According to SpareRoom, the UK’s average monthly room rents have fallen by 2% – and that drop is almost entirely fuelled by the fact that they’ve crashed in the capital by 7%.
The ‘lockdown quarter’ between April and June this year saw the average national room rent drop from £603 a month to £590.
In London however, the decline was even steeper, with the average room dropping from £777 last year to £725 today – meaning that we’re back to 2017 level rents.
Interestingly, when you take London out of the mix, the average UK rents have actually increased slightly, showing just how much of a massive impact London is having on the market. Belfast has seen the biggest climb in rents, closely followed by Portsmouth. On the other end of the spectrum, however, Edinburgh closely follows London for sharp declines in rent.
So, where are the best bargains to be had in London?
Top London postcodes with the biggest drop in rent prices:
- W8 (Holland Park): average rent was £1,146, now £919 (20% drop)
- EC1 (Aldersgate/Finsbury/Holborn): average rent was £989, now £824 (£17% drop)
- SW8 (South Lambeth): average rent was £897, now £751 (16% drop)
- W10 (North Kensington): average rent was £900, now £756 (16% drop)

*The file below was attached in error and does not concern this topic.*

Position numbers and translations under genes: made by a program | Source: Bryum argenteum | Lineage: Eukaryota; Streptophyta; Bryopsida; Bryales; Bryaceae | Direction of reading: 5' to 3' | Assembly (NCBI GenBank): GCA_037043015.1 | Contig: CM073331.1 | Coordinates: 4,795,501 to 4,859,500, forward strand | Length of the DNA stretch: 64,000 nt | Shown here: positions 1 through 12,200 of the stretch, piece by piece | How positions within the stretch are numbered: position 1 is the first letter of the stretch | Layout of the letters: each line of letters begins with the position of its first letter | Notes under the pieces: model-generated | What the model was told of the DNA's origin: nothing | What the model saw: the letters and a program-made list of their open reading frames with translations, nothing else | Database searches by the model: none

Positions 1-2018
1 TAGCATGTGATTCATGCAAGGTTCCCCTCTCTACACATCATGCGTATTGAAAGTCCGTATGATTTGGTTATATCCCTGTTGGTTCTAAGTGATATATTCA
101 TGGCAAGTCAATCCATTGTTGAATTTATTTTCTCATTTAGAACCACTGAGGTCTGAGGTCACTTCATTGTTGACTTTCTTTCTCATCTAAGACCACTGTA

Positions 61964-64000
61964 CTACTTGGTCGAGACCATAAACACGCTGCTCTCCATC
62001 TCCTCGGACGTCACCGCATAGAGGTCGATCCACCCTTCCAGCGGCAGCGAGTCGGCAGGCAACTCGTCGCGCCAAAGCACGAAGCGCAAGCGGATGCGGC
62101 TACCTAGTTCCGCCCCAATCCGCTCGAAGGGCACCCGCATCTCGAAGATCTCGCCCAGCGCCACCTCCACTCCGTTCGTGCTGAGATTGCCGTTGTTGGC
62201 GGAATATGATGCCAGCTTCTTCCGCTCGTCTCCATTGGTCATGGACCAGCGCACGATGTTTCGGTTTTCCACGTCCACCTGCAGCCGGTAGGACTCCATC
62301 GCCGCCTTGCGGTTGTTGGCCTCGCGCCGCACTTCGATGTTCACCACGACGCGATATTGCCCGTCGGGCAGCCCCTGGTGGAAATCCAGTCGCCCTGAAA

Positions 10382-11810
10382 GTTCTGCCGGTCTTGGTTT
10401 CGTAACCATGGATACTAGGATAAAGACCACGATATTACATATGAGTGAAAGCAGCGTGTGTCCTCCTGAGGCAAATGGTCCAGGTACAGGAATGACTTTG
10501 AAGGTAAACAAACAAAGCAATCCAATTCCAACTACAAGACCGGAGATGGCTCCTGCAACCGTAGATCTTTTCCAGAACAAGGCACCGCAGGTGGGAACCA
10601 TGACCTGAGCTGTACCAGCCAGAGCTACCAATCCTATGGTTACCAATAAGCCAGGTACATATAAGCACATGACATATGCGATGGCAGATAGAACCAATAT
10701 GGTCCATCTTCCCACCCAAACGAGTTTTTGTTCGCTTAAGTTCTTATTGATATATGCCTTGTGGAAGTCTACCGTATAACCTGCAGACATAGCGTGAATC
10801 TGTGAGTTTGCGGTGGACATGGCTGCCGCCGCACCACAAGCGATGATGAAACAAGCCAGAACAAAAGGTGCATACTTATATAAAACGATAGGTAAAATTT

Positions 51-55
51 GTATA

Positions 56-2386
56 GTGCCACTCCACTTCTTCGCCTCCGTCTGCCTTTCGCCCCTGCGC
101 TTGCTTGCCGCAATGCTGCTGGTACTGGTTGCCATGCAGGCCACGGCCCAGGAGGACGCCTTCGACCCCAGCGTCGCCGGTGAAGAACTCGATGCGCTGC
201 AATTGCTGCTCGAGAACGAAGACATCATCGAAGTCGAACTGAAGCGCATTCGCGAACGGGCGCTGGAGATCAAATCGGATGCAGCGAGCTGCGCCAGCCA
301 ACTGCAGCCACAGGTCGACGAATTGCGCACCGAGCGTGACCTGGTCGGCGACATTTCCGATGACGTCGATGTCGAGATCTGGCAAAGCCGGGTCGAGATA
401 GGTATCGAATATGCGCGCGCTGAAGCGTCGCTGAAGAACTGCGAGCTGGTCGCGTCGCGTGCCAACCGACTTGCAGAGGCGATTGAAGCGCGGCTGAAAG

- WC1 (Bloomsbury/High Holborn): average rent was £1,065, now £902 (15% drop
- SW1 (Westminster/Belgravia/Pimlico): average rent was £1,086, now £928 (15% drop)
- NW1 (Camden): average rent was £966, now £832 (14% drop)
- N1 (Angel/Islington/Canonbury): average rent was £888, now £766 (14% drop)
- W14 (West Kensington): average rent was £924, now £811 (12% drop)
- NW8 (St John’s Wood): average rent was £914, now £803 (12% drop)
If you’ve got big bucks, head over to Holland Park, where rents are down a massive 20% from £1,146 to £919 a month. EC1 (Holborn, Finsbury – peak City) is down 17% from £989 to £824 and east London is down by 5% to £685.
Matt Hutchinson, SpareRoom Director says: ‘Restrictions on moving home, the fact that people’s incomes have been negatively affected and a “flight from London” to other areas of the UK are all likely to be factors’.
‘Another possible trend that could be putting downward pressure on London rents is a move away from areas with London Underground connections, which traditionally command a premium.
‘With ongoing working from home and coronavirus fears putting people off getting on the tube, people may be looking instead at areas on the overground. That would explain why rents are faring better in some areas of southeast London.’
The rental crash may be indicative of a looming financial disaster but for those of us who are still in work and don’t have any option but to rent, this does make London more accessible.
Of course, rents aren’t fixed so prices may well shoot back up in a few months but at least for now, why not make hay while the sun shines?
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